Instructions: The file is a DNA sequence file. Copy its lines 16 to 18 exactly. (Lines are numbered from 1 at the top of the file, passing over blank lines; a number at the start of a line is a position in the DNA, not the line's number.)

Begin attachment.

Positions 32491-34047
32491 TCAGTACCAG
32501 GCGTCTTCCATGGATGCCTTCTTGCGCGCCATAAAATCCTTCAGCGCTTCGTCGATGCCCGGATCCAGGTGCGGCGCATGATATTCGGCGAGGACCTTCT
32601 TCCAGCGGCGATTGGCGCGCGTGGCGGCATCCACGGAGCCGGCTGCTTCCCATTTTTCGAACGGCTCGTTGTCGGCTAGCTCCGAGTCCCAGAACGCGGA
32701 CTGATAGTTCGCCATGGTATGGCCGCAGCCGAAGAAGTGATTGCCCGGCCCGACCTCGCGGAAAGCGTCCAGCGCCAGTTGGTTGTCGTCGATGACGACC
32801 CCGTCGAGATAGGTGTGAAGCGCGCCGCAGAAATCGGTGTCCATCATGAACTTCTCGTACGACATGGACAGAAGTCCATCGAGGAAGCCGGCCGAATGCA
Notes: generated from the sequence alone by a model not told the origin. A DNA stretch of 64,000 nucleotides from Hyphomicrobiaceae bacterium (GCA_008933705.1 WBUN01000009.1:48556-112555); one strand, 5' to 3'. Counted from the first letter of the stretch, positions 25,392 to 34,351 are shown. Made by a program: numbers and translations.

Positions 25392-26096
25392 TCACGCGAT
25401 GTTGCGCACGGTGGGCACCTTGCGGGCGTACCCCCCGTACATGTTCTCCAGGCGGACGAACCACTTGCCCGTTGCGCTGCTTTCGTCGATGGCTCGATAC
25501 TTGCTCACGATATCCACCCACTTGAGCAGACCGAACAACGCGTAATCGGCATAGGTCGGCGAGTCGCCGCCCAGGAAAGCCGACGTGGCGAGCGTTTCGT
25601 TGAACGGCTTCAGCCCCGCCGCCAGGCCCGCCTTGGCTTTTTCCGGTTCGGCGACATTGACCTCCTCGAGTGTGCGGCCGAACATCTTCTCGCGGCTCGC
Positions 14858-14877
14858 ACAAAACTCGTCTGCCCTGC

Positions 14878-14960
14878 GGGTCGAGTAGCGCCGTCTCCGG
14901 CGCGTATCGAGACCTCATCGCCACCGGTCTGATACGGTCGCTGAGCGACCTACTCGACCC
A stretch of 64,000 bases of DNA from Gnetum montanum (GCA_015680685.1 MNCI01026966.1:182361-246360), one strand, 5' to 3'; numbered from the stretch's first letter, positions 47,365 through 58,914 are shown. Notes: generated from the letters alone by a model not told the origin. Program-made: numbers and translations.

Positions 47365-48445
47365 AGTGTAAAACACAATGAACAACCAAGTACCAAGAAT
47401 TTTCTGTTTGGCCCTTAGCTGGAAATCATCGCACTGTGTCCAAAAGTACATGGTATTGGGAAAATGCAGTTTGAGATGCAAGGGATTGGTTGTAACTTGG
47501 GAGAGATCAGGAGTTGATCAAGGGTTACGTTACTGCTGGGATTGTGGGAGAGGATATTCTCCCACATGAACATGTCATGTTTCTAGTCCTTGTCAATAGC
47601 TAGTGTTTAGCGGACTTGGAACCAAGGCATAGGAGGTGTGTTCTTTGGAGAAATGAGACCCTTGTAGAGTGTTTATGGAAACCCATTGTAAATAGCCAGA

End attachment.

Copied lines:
14878 GGGTCGAGTAGCGCCGTCTCCGG
14901 CGCGTATCGAGACCTCATCGCCACCGGTCTGATACGGTCGCTGAGCGACCTACTCGACCC
A stretch of 64,000 bases of DNA from Gnetum montanum (GCA_015680685.1 MNCI01026966.1:182361-246360), one strand, 5' to 3'; numbered from the stretch's first letter, positions 47,365 through 58,914 are shown. Notes: generated from the letters alone by a model not told the origin. Program-made: numbers and translations.